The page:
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Sony, Philips Creating RFID Link
Consumer electronics giants are jointly developing a new RFID standard for payments and for communication between devices.
Sep 17, 2002—Sept. 17, 2002 -- Royal Philips Electronics and Sony have revealed that they are jointly developing a new radio frequency identification application that they hope will become a standard not just for payments systems, but also for communication between all kinds of consumer devices.
The two companies are calling the new technology "Near Field Communication." They expect to have RFID smart cards and readers incorporating NFC technology ready by early 2004. Sony and Philips envision NFC chips being put in personal digital assistants (PDAs), cell phones, set-top boxes, handheld games, MP3 players and other consumer electronics devices.
"This is going to revolutionize the way people consume services, from pay TV and online games to banking," says Sour Chhor, general manager of Business Line Readers, Philips Semiconductors (pictured). "We think it has a great future."
NFC will be based on Sony and Philips existing smart card technology and will operate at 13.56 MHz. The aim is to create an open standard that lets two NFC-enabled devices share data. Chhor says a business traveler might one day pay for a subway pass in New York or London online and download both an electronic ticket and a map of the subway to his or her cell phone. The phone would then be waved near a reader on the turnstile to gain admittance.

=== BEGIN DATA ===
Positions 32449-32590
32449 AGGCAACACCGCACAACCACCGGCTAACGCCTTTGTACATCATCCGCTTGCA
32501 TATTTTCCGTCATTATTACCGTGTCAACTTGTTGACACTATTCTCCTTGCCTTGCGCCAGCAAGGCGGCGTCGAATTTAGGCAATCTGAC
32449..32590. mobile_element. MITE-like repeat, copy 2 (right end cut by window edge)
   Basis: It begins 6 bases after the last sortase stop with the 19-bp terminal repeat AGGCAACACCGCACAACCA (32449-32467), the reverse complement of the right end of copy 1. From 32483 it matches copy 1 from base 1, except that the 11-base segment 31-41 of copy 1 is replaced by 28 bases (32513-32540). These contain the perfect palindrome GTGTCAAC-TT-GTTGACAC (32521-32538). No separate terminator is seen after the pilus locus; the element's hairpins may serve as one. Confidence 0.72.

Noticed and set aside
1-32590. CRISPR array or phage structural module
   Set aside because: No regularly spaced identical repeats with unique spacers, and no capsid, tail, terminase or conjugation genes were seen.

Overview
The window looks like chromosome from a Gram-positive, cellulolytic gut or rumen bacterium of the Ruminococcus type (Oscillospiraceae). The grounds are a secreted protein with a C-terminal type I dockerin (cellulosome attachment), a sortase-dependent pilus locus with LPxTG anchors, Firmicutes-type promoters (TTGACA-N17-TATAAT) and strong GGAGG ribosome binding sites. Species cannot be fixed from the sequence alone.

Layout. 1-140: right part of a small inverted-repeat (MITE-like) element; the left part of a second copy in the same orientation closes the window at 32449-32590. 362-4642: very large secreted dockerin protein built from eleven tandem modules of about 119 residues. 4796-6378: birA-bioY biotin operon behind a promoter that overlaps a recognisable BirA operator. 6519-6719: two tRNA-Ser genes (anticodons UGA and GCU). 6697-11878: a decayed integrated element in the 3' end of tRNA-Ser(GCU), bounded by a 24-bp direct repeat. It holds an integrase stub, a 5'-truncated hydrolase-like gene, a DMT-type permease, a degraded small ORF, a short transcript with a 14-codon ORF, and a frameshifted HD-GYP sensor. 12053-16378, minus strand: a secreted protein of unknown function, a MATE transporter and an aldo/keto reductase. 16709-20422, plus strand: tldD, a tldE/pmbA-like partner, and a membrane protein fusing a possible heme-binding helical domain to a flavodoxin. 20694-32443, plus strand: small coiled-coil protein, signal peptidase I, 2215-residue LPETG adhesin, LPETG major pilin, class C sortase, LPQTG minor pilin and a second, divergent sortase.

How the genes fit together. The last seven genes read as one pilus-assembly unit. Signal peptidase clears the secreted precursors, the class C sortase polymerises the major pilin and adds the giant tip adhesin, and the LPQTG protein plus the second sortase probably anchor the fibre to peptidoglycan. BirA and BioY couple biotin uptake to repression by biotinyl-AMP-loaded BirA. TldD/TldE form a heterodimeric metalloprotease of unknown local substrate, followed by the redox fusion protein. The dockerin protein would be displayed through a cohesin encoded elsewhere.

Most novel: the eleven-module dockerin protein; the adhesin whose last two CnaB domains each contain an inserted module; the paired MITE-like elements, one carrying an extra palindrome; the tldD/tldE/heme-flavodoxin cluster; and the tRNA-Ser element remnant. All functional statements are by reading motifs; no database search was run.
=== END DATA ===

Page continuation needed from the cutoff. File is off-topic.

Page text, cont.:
But the technology is about more than just payments. If someone subscribes to an online gaming service, he might store his password and game settings on a smart card. He could then access the service and have it set up simply by swiping a smart card by a reader in a PC at a friend's house or school.
Chhor says the aim is not to compete with Bluetooth but to offer a lower-cost technology that is complementary. Two laptops sharing data using a Bluetooth connection have to be configured to work together. Chhor envisions the RFID chip in one laptop identifying itself to the other and transmitting settings so the two can establish a Bluetooth connection automatically.
NFC would work over short distances -- i.e., 20 centimeters or less. Sony and Philips envision transfer rates of up to 1 MB. Chhor says higher rates are possible but would consume too much battery power. Existing RFID chips cost about $1 depending on the amount of memory, encryption technology and other factors. That's still cheaper than Bluetooth chips, which cost about $5 apiece.
One problem with mobile payments systems has been the lack of any standards. Sony and Philips hope NFC will solve that problem. But Chhor says companies making PDAs, cell phones and other consumer devices will adopt NFC because it is cheaper than Bluetooth, because there is a large installed base of smart cards, and because it creates the potential to deliver products and services anytime, anywhere.
"The idea is that the infrastructure will be ubiquitous," he says. "Wherever you will go, you will find an interface. It will be very convenient for consumers, and that is a unique selling point."
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